One bad apple crop to raise juice prices

A customer picks up a bottle of apple juice at the fruit counter of a supermarket in Beijing.

TEXT OF STORY

KAI RYSSDAL: There were some new numbers on the trade deficit today. Higher oil prices and imports for the holiday helped pushed the trade gap to its highest level since July. That and the way the world economy works brings me to a story about apples. Actually, apple juice. And China. The Chinese don't drink much apple juice. Yet they produce two-thirds of the world's supply of it. This has been a bad year for the Chinese apple crop. Which is going to hurt us at the check-out counter. Marketplace's Jeff Tyler explains.


JEFF TYLER: The U.S. is the world's biggest apple juice importer. But now, domestic consumption in China is rising. And independent consultant Desmond O'Rourke says other countries are also increasing their appetites for apple juice.

Desmond O'Rourke: The demand is growing fairly rapidly, particularly in Russia, because of the oil wealth that they now have. So we get a big increase in demand, and at the same time a shortage of supply.

Bad weather hurt crops in China, as well as Poland and Hungary. On top of supply issues, prices are getting pushed up by speculators. O'Rourke says it's similar to the mania seen in the petroleum industry.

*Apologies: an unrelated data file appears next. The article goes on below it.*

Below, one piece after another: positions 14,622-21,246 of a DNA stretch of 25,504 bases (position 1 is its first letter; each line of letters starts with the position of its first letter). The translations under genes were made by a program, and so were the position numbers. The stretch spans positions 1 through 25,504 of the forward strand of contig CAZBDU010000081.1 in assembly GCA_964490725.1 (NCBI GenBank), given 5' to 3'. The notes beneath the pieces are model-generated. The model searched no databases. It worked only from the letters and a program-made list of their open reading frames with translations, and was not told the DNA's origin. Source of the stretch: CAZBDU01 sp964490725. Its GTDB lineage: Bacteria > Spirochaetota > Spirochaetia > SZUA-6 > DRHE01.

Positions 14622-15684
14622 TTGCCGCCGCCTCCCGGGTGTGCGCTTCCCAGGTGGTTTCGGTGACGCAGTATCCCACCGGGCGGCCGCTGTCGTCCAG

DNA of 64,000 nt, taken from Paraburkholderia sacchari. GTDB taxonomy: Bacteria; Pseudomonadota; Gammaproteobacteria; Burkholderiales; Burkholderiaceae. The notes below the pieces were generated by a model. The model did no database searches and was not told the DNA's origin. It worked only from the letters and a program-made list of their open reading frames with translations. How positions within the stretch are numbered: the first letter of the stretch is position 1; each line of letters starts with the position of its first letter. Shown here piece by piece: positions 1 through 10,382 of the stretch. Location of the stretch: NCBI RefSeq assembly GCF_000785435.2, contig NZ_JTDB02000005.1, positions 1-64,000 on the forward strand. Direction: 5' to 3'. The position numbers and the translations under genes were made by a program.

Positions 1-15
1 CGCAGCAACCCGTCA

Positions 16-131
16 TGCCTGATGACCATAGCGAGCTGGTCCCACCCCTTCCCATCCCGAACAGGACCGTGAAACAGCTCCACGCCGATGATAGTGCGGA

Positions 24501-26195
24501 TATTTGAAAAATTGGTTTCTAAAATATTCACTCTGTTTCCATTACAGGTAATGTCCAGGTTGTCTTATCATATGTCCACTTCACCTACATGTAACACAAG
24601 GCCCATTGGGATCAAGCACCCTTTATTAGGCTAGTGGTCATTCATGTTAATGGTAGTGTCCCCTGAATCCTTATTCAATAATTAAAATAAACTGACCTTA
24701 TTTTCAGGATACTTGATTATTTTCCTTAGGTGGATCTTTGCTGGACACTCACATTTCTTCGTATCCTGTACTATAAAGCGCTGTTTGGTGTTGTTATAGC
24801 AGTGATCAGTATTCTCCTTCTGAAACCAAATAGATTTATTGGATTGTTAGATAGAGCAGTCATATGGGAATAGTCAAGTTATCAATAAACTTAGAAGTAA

O'Rourke: Essentially, people aren't so much concerned about what's available on the market today as what might be coming along. In other words, nobody ever wants to get caught short.

And prices may be headed even higher. Iowa State University economics professor Helen Jensen says U.S. companies are pressuring Chinese suppliers to ensure the safety of imports.

Helen Jensen: As those manufacturers look closely at the sourcing of their products, they're also looking at making requirements in contracts for imported products that are likely to add costs.

In this country, Desmond O'Rourke says domestic apple growers benefit from rising juice prices.

O'Rourke: A year ago, they were getting about $40 a ton. Currently, they're getting between $180 and $200 a ton.

Eventually those higher prices will affect consumers. In the last few years, O'Rourke says
retailers have become more willing to pass along higher food costs to customers.

I'm Jeff Tyler for Marketplace.

About the author

Jeff Tyler is a reporter for Marketplace’s Los Angeles bureau, where he reports on issues related to immigration and Latin America.

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